But my food complications aside, I think I’m good company. Just, very, very careful, that’s all.

On the other hand, living the way I do with this virtually impossible for anyone to imagine who reads about my situation, has made me far more tolerant of other people’s frustrating limitations, sensitivities, and their embarrassment about having them than, I might have ever been otherwise. With the notable exception of Benjamin Netanyahu, of course. No pass for him.

Meeting Marsha Michaels was a very nice experience, I think she’s cool, she helped a stranger in Israel find things he wanted and needed, including translating labels on lots of cans in that grocery store, and, oh yes!

I finally found the Caraway seeds I had been hunting for in Part 2 of this ongoing series of stories about my time in Israel. Great on eggs, salads and soups.

Lastly, she helped me find a blue plastic bottle of local sunscreen, which two weeks later went to Jordan with me for three days where I slept in the desert in a tent after sundown–bone-chilling cold–and then I walked through mountainous deserts with soft red sand under a seemingly much bigger, yellower and closer sun, where the idea of heat was redefined for me, and where that sunscreen proved to be not a very casual purchase, at all.

That sunscreen will travel home with me to Wisconsin, along with all the unused spices. When I see the blue plastic bottle with the sunny orange cap atop it, I will remember Jordan, but I’ll remember Marsha, too.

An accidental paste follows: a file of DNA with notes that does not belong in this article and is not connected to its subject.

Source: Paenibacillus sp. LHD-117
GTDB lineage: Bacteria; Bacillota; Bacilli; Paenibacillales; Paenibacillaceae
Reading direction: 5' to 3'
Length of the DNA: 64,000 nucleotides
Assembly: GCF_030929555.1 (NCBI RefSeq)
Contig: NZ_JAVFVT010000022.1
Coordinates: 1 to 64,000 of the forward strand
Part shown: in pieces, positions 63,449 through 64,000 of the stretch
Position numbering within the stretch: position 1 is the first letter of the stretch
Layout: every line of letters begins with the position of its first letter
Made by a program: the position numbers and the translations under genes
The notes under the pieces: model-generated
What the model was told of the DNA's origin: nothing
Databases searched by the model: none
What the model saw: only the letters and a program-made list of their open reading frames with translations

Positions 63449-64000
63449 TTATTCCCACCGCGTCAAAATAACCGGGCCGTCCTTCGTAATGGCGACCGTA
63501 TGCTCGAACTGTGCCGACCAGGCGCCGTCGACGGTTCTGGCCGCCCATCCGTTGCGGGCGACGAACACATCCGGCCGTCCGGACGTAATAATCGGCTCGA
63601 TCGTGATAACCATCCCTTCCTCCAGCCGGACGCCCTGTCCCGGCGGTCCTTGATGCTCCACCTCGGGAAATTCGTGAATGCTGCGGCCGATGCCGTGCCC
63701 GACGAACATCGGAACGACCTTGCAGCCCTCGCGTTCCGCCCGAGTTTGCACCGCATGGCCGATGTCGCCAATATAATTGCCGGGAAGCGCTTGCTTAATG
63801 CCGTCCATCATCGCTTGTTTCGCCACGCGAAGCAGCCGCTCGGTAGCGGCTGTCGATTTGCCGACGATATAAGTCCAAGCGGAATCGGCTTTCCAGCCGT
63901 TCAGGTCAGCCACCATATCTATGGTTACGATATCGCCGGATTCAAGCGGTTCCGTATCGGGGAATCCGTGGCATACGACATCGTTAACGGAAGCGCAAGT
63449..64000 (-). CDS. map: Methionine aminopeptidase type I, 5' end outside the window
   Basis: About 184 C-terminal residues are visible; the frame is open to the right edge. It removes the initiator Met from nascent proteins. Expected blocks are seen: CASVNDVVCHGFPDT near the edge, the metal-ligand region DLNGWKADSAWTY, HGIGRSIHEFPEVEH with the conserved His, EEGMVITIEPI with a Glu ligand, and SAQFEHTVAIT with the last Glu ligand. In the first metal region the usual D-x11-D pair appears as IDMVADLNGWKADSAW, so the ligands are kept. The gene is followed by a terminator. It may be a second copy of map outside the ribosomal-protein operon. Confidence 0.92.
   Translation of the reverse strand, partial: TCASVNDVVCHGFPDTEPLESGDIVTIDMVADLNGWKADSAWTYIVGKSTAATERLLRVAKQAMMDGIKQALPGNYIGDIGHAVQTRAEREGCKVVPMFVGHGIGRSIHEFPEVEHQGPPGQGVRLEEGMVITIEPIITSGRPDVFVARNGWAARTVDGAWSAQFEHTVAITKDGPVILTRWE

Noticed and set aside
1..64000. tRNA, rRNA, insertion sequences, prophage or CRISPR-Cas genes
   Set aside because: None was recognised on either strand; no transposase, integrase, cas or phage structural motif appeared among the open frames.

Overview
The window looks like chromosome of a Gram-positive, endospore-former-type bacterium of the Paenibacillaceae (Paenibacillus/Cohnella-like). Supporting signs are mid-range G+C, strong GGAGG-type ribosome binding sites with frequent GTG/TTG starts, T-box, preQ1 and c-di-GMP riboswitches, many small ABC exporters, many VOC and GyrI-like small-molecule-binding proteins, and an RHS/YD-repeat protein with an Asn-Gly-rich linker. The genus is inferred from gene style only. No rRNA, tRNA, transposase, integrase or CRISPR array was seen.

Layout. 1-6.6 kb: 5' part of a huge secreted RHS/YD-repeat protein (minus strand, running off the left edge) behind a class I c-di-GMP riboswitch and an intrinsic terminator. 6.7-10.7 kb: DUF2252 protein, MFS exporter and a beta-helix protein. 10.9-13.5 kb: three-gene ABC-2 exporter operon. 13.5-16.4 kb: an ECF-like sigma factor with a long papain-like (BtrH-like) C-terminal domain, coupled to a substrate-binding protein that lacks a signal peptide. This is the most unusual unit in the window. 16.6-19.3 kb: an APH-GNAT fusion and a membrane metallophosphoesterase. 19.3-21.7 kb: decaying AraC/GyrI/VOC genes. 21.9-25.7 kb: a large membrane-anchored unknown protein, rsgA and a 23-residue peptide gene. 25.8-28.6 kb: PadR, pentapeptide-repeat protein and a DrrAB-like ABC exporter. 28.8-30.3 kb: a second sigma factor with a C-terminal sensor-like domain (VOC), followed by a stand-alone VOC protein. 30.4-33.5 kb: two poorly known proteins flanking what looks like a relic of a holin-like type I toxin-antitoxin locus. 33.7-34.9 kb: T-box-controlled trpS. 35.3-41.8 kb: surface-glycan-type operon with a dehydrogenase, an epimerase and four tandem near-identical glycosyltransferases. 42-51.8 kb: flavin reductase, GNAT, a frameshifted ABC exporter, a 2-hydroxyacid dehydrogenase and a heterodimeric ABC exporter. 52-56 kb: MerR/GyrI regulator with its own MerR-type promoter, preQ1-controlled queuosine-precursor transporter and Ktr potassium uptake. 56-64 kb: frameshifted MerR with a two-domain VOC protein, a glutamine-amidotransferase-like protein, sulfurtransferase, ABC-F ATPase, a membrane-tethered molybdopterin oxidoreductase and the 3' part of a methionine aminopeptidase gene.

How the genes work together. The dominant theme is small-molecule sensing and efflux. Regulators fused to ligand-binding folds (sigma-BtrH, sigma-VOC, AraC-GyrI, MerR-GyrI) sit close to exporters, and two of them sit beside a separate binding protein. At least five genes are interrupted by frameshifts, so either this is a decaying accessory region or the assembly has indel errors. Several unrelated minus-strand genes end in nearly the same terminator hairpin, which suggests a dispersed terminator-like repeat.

(To be continued…)

Driving in the Dark: Lost in Israel (part 1) https://www.differentslants.com/?p=3736

Bob in Israel: Crusader Citadel and Caraway Seeds (part 2) https://www.differentslants.com/?p=3748

 Joy’s Ashes in Israel: An Independent Woman (part 3) https://www.differentslants.com/?p=3761

Marsha Michael, Who Solved My Problems in Israel (part 4) https://www.differentslants.com/?p=3771

Tel Aviv, israeli radio and Unexpected Art (part 5) https://www.differentslants.com/?p=3796

Vad Yashem: Killing Millions of Children (part 6) https://www.differentslants.com/?p=3811

Chicago man Watches Death of Samurais in Israel (part 7)//www.differentslants.com/?p=3846

Traveling Alone, Traveling Together (part 8) //www.differentslants.co/?p=3865

An American Jew’s Bold New Plan for a Sane, Peaceful and Prosperous State of Palestine (part 9) //www.differentslants.co/?p=3887

 

David’s Star in Israel (part 10) //www.differentslants.co/?p=3907

To contact the writer:

robertmkatzman@gmail.com

Another word from the author;

Bob Katzman, poet, writer (5 books in print), entrepreneur and technophobe is seeking smart representation as a speaker for hire and to record all my work. As a guy who took on America’s largest magazine distributor in a six-year battle, and beat ‘em, as well as Com Ed, AT&T and Amex after that, all while having cancer at 18 and brain surgery (twice) at 54, plus 34 other operations, I know I can inspire both young and old people who possibly have less to overcome in their pursuit of happiness.

I’m the only guy to write a book about running a chain of newsstands for 20 years despite all the corruption Chicago had to offer. When things got really bad, the Chicago Syndicate stepped in to help me out. Scary. I can be reached at robertmkatzman@gmail.com or 847.274.1474. Serious responses only, people.

For the really curious, go to www.DifferentSlants.com/?p=3024 and read:

The City is Littered With the Corpses of My Retail Life

3 Comments »

Comment by Charlie Newman

October 31, 2017 @ 5:24 pm

Props, Bob!

Comment by brad dechter

November 1, 2017 @ 7:56 am

Bob, Given your issues with food, my post throat/neck surgery swallowing issues get put in perspective- thanks for that!
Hope you are now on the fun side of your trip with no more missions or responsibilities!
Safe travels!

Comment by Jim Payne

November 1, 2017 @ 1:10 pm

When we go out to eat, you sure get to pick the restaurant. You have more allergies than I ever imagined. Sorry. You made a story out of them. You are an entertaining writer.